. . . the son of a citizen of Oxford, was born in 1602; Laud, then a Fellow of St. John’s, was his godfather. Entered at Trinity College in 1618, he graduated two years later, and, in 1628, he was elected a Fellow of his College. He took from the first an active part in the “Romish” controversy, which then agitated the University, frequently meeting in debate one John Fisher, a Jesuit, who ultimately convinced him that the only refuge from distracting religious conflict was in the bosom of the infallible Roman Catholic Church. Chillingworth went to Douay in 1630, but returned to Oxford in the following year, and, three years later, declared himself to be again a Protestant, though not yet an Anglican. It was not till after the publication of his great work, The Religion of Protestants a safe way to Salvation, that he consented to subscribe the Articles, and accept the Chancellorship of Salisbury. Chillingworth was a close friend of Lord Falkland, and with him took the side of Charles the First against the Parliament. He was taken prisoner on the fall of Arundel Castle, where he had lain ill during the siege, and was almost literally talked to death in January 1644 by Francis Cheynell, a Puritan minister, who attended his funeral, and buried his “corrupt rotten book” with him.
"John Fisher" was the alias of Father John Percy, SJ--and choosing the name of the great Bishop of Rochester and martyr, John Fisher, was a great gesture of honor and admiration for a Catholic hero--and Father Percy/Fisher was much involved in the Jesuit mission to England:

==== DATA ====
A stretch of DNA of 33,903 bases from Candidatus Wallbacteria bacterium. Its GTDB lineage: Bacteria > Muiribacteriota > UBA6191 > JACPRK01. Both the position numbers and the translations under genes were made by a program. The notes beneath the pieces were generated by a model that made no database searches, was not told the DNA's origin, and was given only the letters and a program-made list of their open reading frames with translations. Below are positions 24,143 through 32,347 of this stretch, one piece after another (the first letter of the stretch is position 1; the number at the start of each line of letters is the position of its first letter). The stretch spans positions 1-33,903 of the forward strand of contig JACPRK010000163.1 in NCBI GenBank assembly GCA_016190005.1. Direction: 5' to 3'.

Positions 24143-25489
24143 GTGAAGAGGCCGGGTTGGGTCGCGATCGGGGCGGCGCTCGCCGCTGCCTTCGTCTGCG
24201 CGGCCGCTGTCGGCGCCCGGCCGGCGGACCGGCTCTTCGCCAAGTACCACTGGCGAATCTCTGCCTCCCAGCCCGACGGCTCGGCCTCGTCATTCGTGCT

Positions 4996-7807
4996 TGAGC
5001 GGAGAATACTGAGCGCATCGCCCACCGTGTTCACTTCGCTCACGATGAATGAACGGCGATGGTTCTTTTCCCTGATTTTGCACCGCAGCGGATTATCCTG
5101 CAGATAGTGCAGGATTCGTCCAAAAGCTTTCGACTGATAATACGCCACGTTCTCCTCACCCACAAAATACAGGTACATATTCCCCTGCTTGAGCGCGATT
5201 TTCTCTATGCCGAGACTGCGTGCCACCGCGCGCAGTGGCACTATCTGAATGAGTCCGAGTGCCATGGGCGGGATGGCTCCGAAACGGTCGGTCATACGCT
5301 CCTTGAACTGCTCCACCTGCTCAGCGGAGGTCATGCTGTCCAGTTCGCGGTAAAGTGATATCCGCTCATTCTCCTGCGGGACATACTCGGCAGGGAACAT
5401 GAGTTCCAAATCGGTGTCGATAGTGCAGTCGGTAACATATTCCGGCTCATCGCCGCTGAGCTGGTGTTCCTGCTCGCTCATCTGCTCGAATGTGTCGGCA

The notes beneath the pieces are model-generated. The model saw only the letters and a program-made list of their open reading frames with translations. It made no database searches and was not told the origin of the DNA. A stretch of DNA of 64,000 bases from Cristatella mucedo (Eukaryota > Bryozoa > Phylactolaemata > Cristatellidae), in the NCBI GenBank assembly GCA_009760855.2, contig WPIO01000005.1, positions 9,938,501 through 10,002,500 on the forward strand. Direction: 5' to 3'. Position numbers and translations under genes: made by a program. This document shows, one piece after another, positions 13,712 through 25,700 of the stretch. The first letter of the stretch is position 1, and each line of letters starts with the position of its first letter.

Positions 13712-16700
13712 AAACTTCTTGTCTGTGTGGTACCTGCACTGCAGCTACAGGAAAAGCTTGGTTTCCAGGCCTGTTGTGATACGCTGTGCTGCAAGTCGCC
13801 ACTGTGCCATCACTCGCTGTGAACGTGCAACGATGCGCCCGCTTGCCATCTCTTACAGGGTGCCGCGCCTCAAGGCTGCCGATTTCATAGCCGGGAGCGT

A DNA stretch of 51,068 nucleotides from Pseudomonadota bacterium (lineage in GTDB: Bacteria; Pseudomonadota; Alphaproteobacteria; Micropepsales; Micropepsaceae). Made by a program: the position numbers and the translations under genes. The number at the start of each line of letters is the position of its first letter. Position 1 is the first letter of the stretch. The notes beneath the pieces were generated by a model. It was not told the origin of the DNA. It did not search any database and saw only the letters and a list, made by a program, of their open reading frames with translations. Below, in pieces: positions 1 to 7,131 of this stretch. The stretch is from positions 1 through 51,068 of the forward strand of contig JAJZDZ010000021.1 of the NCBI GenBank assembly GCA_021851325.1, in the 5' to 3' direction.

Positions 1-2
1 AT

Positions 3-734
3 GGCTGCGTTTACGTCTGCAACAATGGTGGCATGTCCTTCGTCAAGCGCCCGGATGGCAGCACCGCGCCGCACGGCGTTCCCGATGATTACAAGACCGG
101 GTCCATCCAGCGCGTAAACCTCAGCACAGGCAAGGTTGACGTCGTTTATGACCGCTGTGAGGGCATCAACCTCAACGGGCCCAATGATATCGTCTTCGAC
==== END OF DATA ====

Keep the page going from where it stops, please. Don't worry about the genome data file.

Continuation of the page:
Born at Holmeside, Durham, 27 Sep., 1569; died at London, 3 Dec., 1641. Converted when only fourteen years, he went first to Reims, in 1586, then to the English College, Rome, 1589-94. Returning to Belgium, he entered the Jesuit novitiate, 2 May, 1594, and then set out for England in 1596. He was, however, arrested by the Dutch, tortured, and sent prisoner to London. He managed to escape, and became the companion of Father Gerard in several adventures. He was seized at Harrowden (November, 1605) at the time of the Gunpowder Plot, but was eventually banished at the request of the Spanish ambassador (1606). Retiring to Belgium he was for a time head of the English Jesuits, then professor of Scripture at Louvain, after which he returned again to England, and was again imprisoned and condemned to death (1610): He had already begun to write on current controversies, and when James I desired a series of disputations in 1622, Percy, who was then in a prison in London, was required to defend the Catholic side. In these disputations King James himself and Laud took a leading part. As a result of these disputations, Mary Countess of Buckingham, and Chillingworth became converts to the Church. These controversies were afterwards printed and discussed by Percy and Floyd on the Catholic side, and by Laud, Francis White, John White, Featley, and Wotton on the Protestant. Percy was eventually released in 1625 and ordered to banishment in 1635, but he was suffered to remain in London till his death.
For more information about Father John Floyd, SJ, with whom Father Fisher worked, see the Catholic Encyclopedia entry. That Chillingworth was not prosecuted for his conversion, and that Father Fisher was never executed, but in fact asked/commanded to engage in theological disputation, exiled twice, and shown mercy, demonstrates at least some of the leniency toward Catholics that we find in James I's reign.